Climate Bill Appears Stalled In Senate

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The Birds And The Bees Thrown Off By Early Spring

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Comanche Peak in Glen Rose, Texas, is one of the newer U.S. nuclear power plants. Although construction on the plants began years earlier, its two units became commercially operational in 1990 and 1993, respectively. A new bill pending in Congress will encourage the development of more new plants by partially guaranteeing investors' financial loss. Courtesy of Luminant hide caption

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Government May Support Nuclear Power's Comeback

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The cranium of a creature who lived around 2 millions years ago, and was probably between the ages of 9 and 13 when it died. Scientists say this new species, Australopithecus sediba, may be a direct human ancestor. Brett Eloff/Courtesy of Lee Berger and the University of the Witwatersrand hide caption

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Odd Fossil May Be Human Ancestor, Or Dead End

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Underwater Technology Searches For Missing Flight

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The fossil finger was found in a cave in the Altai Mountains of Siberia. Whoever that finger belonged to was neither human, like us, nor Neanderthal, the only other member of the human line known to be living in Europe at the time. Courtesy of Bence Viola hide caption

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Fossilized Pinky May Point To New Human Relative

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Five fossilized human skulls show how the shape of the early human face evolved: (left to right) Australopithecus africanus, 2.5 million years old; Homo rudolfensis, 1.9 million years old; Homo erectus, 1 million years old; Homo heidelbergensis, 350,000 years old; Homo sapiens, 4,800 years old. Scientists believe that climate change had a major impact on the development of early humans. Chip Clark, Jim DiLoreto, & Don Hurlbert/Smithsonian Institution hide caption

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Did Climate Change Drive Human Evolution?

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Fire Can Be Good For Global Warming

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African elephants are expected to be at the center of a contentious debate about ivory sales at next week's CITES meeting. Delegates will try to resolve disputes about other animals, including bluefin tuna and hammerhead sharks. Dan Kitwood/Getty Images hide caption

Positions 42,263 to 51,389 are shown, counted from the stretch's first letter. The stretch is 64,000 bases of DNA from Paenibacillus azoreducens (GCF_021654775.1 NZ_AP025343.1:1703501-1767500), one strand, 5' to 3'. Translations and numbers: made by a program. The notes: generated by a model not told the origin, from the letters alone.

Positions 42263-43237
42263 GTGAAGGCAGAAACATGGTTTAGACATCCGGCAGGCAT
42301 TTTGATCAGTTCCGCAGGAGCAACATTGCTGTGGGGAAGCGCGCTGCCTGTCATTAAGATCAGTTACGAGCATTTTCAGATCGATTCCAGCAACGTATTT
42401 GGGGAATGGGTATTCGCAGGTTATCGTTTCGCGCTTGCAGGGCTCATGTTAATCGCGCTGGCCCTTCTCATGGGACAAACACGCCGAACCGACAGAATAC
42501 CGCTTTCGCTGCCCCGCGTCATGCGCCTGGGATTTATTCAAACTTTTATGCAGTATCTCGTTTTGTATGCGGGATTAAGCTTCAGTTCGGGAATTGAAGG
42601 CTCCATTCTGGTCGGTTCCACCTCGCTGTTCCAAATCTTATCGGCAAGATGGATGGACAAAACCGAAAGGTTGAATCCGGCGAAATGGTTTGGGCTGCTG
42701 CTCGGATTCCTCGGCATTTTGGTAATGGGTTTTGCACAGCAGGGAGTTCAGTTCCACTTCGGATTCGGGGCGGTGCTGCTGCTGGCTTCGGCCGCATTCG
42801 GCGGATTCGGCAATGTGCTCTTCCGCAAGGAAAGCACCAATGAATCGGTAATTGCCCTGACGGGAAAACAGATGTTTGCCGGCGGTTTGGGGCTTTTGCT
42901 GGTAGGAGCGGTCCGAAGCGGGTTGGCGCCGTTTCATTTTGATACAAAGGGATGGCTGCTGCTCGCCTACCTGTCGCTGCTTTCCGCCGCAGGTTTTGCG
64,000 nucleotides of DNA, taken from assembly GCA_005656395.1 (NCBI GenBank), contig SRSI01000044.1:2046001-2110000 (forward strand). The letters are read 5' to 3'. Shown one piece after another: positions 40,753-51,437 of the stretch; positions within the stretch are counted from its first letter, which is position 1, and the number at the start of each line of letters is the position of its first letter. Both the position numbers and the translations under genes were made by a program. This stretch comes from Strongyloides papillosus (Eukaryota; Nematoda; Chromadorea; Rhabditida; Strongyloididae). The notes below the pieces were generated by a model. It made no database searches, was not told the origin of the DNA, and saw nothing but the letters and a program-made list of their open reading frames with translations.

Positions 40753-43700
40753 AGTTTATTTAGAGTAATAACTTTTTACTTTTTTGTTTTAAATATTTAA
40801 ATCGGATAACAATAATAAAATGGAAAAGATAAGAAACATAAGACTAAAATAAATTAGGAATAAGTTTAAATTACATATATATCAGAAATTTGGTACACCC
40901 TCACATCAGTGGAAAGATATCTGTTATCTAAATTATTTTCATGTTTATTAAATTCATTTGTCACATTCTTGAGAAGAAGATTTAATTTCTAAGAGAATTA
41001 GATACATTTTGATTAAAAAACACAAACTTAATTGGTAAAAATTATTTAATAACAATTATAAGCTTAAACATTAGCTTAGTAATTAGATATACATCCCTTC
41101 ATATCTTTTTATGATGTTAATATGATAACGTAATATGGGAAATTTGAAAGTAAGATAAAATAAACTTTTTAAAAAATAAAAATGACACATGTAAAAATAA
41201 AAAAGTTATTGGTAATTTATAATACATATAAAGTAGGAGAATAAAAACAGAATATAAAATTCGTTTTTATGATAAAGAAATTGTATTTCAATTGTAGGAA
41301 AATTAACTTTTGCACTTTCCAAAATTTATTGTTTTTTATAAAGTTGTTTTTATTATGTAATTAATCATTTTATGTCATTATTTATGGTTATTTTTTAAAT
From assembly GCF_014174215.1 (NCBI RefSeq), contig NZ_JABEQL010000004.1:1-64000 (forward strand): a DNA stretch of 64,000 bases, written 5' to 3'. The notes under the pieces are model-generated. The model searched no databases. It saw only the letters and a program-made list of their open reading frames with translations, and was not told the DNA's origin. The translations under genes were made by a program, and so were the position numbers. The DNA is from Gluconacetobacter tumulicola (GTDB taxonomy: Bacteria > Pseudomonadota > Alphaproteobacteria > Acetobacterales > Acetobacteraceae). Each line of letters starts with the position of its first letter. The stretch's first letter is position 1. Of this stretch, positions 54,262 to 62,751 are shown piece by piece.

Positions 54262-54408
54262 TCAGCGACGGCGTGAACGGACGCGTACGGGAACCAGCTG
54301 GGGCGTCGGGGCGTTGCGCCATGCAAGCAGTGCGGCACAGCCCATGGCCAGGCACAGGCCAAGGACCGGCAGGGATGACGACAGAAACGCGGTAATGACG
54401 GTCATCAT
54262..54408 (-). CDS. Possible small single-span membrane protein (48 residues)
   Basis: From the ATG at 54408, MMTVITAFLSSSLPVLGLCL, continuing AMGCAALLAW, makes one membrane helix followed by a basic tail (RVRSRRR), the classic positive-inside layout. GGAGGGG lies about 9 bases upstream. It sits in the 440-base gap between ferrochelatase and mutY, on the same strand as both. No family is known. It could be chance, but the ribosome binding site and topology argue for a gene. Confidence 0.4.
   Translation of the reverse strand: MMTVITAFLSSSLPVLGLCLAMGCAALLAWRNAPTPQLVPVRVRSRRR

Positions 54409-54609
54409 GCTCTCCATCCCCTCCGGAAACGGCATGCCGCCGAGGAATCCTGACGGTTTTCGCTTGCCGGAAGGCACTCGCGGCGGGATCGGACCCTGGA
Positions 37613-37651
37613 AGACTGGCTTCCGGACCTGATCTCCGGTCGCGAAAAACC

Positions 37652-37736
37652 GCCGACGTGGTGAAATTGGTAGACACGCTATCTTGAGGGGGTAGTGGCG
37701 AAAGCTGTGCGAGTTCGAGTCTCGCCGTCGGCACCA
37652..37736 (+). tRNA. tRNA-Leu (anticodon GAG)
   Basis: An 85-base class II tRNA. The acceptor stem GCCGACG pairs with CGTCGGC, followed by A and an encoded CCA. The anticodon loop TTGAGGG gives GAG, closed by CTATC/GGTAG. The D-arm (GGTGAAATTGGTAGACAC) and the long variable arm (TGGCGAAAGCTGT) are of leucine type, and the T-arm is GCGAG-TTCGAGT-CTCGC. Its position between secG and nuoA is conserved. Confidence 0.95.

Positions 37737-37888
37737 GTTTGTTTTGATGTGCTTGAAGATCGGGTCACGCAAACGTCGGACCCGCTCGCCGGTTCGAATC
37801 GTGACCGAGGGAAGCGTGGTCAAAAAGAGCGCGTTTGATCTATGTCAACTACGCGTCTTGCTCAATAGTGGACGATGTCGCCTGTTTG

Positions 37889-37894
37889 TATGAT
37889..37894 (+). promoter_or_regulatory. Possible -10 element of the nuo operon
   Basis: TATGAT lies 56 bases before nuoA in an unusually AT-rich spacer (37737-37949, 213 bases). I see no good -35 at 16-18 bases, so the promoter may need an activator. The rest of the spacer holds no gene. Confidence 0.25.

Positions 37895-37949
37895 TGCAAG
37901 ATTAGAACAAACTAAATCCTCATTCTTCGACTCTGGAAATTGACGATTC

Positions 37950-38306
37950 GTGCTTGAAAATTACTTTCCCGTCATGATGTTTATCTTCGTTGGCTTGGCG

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Battle Over Ivory, Tuna Expected At Wildlife Meeting

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A life-sized reconstruction of the moment just before the dinosaur hatching and snake were preserved. The scales and patterning of the snake's skin is based on its modern relatives. The coloration of the hatchling is the artist's interpretation. Sculpture by Tyler Keillor/Photo by Ximena Erickson/Image modified by Bonnie Miljour hide caption

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In Fossil Find, 'Anaconda' Meets 'Jurassic Park'

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Sizing Up The Tsunami: Why It Wasn't So Big

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When it comes to climate change, some look at the facts presented and see a coming catastrophe, others see a hoax. This difference in interpretation, social scientists say, has more to do with each individual's existing outlook than the facts. iStockphoto hide caption

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Belief In Climate Change Hinges On Worldview

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Redwoods, like those pictured above, receive up to 40 percent of their yearly water supply from fog — a resource that may be under threat, a new study suggests. iStockphoto.com hide caption

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Fog Fluctuations Could Threaten Giant Redwoods

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The Intergovernmental Panel on Climate Change, regarded as the world's top climate science institution, reported that Himalayan glaciers could completely melt by 2035. Two numbers were transposed — it should have said 2350. Climate science naysayers cite the error as evidence of bias. Channi Anand/AP hide caption

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Confidence In Climate Science Eroding Over Errors

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Get This: Warming Planet Can Mean More Snow

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